Monday, August 29, 2016

How to Earn the Yellow Daisy Petal Friendly and Helpful With The Invisible Boy

*This post contains affiliate links.

While there is no particular order in which the Daisy petals need to be earned, after first earning the Blue Promise Center, one of the next ones that I feel should be taught is the yellow Daisy petal, Friendly and Helpful. One of your jobs as a leader is to foster positive relationships within your troop...to have the girls become sisters in scouting (another petal that should be among the first to be earned, in my opinion).  After all, you are going into this hoping to lead a troop of girls for many years to come. Even if the girls are not friends outside of troop time, while they are with you, they need to get along.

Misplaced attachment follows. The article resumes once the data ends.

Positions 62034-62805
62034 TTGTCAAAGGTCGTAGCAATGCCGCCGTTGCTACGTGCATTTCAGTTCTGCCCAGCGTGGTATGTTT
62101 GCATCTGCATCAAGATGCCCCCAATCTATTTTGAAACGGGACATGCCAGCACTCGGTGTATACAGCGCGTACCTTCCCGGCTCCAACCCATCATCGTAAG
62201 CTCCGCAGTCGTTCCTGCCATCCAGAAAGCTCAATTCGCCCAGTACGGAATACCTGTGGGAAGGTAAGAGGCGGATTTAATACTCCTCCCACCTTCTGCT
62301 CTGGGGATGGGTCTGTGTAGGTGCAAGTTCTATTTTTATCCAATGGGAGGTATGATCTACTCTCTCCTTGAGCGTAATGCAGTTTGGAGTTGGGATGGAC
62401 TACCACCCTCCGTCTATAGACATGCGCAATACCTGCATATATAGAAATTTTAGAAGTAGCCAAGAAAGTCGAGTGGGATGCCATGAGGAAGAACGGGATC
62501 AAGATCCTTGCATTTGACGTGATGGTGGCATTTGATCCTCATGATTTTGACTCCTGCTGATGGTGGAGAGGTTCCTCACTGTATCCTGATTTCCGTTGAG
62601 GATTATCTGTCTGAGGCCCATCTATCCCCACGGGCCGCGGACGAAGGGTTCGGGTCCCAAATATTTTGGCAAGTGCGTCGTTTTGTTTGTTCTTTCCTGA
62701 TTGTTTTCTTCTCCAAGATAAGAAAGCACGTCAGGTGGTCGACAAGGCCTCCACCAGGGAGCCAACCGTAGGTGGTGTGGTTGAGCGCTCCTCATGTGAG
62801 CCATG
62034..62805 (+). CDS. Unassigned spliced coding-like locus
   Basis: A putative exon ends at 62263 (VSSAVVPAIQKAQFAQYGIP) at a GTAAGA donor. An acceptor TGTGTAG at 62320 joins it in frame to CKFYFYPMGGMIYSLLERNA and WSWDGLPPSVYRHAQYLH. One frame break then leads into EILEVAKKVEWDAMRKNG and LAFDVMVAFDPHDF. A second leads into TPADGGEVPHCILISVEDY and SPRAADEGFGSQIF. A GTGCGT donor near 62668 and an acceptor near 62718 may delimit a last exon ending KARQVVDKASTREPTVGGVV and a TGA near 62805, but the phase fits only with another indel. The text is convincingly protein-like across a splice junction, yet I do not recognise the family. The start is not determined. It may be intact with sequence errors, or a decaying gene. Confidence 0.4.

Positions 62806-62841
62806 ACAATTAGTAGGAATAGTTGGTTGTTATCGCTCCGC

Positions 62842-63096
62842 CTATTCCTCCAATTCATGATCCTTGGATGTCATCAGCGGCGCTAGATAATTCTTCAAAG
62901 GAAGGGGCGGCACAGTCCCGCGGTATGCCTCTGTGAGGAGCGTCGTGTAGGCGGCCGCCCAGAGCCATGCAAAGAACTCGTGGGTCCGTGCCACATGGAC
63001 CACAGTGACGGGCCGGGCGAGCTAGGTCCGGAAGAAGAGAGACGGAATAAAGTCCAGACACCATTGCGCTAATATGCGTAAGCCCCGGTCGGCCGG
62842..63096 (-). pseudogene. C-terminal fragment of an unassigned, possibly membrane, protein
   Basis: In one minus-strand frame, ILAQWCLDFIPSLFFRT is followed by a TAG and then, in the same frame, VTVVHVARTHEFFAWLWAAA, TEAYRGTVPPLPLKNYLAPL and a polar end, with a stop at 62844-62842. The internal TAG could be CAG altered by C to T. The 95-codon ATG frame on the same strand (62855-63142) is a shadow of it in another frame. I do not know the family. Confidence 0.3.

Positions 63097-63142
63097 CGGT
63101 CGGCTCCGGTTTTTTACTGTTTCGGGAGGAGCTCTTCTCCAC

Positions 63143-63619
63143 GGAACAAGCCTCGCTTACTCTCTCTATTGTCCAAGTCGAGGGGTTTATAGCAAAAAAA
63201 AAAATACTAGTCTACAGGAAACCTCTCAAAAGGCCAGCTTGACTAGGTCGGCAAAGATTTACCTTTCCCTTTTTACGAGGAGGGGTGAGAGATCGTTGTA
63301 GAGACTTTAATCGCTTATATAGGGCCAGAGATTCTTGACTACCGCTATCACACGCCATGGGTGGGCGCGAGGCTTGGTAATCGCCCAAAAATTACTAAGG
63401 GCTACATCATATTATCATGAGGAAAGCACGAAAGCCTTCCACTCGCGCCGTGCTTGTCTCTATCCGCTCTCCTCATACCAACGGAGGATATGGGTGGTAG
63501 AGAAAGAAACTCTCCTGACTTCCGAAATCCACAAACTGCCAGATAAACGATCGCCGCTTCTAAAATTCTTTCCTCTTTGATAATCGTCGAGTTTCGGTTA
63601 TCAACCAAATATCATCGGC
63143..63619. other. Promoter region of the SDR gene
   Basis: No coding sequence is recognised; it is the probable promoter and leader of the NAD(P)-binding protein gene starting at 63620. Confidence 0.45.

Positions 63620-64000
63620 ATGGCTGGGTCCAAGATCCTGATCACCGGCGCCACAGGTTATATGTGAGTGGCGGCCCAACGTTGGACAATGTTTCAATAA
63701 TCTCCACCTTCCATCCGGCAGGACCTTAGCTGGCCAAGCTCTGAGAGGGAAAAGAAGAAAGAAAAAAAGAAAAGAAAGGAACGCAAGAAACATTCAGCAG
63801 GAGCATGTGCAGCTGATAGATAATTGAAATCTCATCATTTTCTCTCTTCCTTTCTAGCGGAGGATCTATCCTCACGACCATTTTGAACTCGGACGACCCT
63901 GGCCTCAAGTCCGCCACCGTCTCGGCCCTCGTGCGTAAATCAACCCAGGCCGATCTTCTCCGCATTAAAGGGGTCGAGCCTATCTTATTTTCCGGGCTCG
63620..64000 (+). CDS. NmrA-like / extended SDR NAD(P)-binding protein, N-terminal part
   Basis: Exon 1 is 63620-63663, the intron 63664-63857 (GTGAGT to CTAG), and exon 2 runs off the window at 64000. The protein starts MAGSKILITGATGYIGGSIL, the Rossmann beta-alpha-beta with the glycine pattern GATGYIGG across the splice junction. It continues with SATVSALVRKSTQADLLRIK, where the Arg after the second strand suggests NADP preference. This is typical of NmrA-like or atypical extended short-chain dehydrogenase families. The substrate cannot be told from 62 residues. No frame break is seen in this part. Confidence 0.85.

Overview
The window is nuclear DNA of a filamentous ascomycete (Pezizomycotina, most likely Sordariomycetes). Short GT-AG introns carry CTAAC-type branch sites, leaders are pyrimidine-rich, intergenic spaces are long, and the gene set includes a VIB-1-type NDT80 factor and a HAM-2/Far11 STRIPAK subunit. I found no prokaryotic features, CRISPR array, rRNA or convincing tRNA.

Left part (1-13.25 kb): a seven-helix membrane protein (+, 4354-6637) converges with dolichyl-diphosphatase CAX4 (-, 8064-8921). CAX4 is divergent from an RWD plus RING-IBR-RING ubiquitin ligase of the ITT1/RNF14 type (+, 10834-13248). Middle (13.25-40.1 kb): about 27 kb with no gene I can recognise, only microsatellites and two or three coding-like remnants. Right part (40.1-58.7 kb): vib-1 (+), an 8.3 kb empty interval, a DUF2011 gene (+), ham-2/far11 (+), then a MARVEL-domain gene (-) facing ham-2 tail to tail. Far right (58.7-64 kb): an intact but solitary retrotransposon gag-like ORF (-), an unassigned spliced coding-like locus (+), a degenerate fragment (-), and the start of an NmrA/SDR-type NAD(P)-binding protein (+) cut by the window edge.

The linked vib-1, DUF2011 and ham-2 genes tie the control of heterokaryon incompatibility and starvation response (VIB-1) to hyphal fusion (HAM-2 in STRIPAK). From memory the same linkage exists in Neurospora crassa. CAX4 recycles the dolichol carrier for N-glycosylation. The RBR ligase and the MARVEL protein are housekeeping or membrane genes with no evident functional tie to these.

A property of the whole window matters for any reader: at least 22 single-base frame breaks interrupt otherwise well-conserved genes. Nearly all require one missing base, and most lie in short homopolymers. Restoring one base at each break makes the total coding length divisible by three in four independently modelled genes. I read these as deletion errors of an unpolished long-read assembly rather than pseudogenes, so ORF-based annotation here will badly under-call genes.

A book that simply touched my heart is The Invisible Boy by Tracy Ludwig. I guarantee it will pull at yours as well, as the author writes about experiences that most of us have had at one time or another during our childhood.


Earn the Yellow Daisy petal, Friendly and Helpful, by reading The Invisible Boy and doing a related activity afterwards.


This book is the story of Brian, who is invisible to his classmates. When the book begins, Brian is drawn in black and white, while everything around him is in color. We read about two of his classmates, Sophie and Nathan take up a lot of space. You can ask the girls what does that mean?

My heart broke as I read...the author touches upon so many real life situations that children face and we adults are not there to protect them. Parents and leaders need to stop and talk as they read this book.

Other situations that Brian faces are:

  • Not being picked for a team